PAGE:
Former University of Arizona basketball star Steve Kerr was playing for the Chicago Bulls when, one night, his teammate, the legendary Michael Jordan, went off for 50 points. Kerr managed to throw in a couple of shots as well. After the game, Kerr told reporters that he looked forward to telling his grandkids about the night that he and Michael Jordan combined for 55 points.
I think about that story whenever I look back at the origins of the Best of Tucson®. (I can't believe it's been 25 years.) We had an early meeting that included then-owner Doug Biggers, then-editor Howard Allen, then-columnist Jeff Smith, then-struggling-science-writer Barbara Kingsolver, and then- (as now) me. I'll always be able to say that I worked with the great Barbara Kingsolver on a project, with each of us pounding out blurbs at $5 a pop.
I kinda lost track of Barbara. I know she wrote a whole bunch of best-selling novels. But I recently heard a rumor that she went off the deep end and started eating healthy food. See, that's what success does to you.
In the beginning, I was deeply involved with the Best of Tucson®. I felt the need to offer a counterbalance to the often-strong downtown-centric bent of things. One time, the late Chris Limberis and I almost got kicked out of a staff meeting at the Temple of Music and Art because we kept goofing on the staff picks.
I was able to sneak in a few things over the years. I once wrote a staff pick that included "Kierkegaard" and "Popeye's Chicken" in the same sentence. But I understand that the Best of Tucson® is the People's Issue, where Tucsonans get to have their say as to what's good in town, and what's great.
One thing that's fun to look at is the evolution of the categories over the years. There will always be Best Pizza, but there are categories these days that nobody would have ever dreamed possible, like Best Blog, a category we tried a couple of years ago. Imagine suggesting Best Blog in 1989. Back then, people would have thought that "blog" was the sound a cowpie made when deposited in a swamp.
Conversely, somewhere along the line, we had to drop Best Place to Buy a Pager from our list of categories.
Obviously, there are some categories that will never see the light of day, things like Best Tea Party Idea or Best Furniture at a South Tucson Mexican Restaurant. Food: great! Chairs: not so much.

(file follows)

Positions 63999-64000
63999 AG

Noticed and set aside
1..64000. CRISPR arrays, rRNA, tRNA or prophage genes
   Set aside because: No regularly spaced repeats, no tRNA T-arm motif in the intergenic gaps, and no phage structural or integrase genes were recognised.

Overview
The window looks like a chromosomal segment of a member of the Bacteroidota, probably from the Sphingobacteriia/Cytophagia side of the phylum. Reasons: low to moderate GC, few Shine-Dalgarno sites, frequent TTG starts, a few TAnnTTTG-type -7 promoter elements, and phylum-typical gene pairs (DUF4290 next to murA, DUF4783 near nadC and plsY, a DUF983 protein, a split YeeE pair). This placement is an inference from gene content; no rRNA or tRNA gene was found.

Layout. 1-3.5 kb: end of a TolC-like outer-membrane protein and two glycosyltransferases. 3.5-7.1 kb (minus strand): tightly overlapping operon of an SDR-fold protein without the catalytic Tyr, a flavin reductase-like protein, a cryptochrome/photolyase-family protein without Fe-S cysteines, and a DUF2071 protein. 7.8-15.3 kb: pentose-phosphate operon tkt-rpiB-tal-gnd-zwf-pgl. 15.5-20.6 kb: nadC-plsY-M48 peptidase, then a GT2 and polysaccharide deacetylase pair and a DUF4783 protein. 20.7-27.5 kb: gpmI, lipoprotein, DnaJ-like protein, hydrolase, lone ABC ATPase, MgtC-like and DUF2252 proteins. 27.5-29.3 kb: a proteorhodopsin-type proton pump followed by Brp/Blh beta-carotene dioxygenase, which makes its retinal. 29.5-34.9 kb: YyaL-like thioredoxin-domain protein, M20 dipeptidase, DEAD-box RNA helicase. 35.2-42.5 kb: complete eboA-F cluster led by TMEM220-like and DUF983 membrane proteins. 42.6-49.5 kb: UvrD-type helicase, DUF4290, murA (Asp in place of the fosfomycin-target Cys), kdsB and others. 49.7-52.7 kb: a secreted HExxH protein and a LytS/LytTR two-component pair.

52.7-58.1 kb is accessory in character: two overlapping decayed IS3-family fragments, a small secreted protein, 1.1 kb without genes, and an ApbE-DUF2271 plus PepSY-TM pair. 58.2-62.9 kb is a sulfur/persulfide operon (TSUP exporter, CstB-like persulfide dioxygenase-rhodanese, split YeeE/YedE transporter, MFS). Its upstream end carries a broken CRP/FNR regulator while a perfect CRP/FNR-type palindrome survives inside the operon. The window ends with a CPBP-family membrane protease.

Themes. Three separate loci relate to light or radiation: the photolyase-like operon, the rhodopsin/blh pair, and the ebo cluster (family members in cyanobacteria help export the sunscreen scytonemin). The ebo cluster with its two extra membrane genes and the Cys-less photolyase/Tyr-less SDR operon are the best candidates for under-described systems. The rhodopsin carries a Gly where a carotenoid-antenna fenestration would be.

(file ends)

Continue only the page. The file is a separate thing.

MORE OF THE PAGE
Still, I wonder what new categories we'll have 25 years from now. Will we have gone all George Jetson and have Best Place to Park Your Hovercraft? Will we bow to other technology and have Best Wall in Your House on Which to Watch the Just-Released Movie Blockbuster?
Here are some categories I thought up for the 2036 Best of Tucson®. They cover a variety of topics and have three possibilities each, based on whether one is optimistic, pessimistic or just realistic about where we and Tucson will be a quarter-century from now. They are:
• OPTIMISTIC: Best New Business That Sprang Up and Thrived Along the Route Covered by the Modern Street Car
PESSIMISTIC: Best Use for an Abandoned Modern Street Car
REALISTIC: Best Place to Get Tie-Dye Stuff on Fourth Avenue
• OPTIMISTIC: Best Public School
PESSIMISTIC: Best Charter School
REALISTIC: Best Private School
• OPTIMISTIC: Best UAs Rose Bowl Team Over the Past Quarter-Century
PESSIMISTIC: Best Reason Why the Cats Should Drop Out of the Pac-24
REALISTIC: Best Ticket Packages for the Upcoming Casa Grande Bowl
• OPTIMISTIC: Best Local Politician
PESSIMISTIC: Best State Politician
REALISTIC: Best National Politician With Lots and Lots of Money
• OPTIMISTIC: Best Time to Drive to Gates Pass
PESSIMISTIC: Best Memories of Gates Pass
REALISTIC: Best Subdivision on Gates Pass
• (REALLY) OPTIMISTIC: Best Daily Newspaper
PESSIMISTIC: Best Political Party PR Handouts
REALISTIC: Best Part of The Huffington Post
And finally, here's hoping that this enterprise is still going strong in 2036. I guess the options are:
• OPTIMISTIC: The Best of Tucson®
PESSIMISTIC: The Best of What's Left of Tucson
REALISTIC: The Best of Marana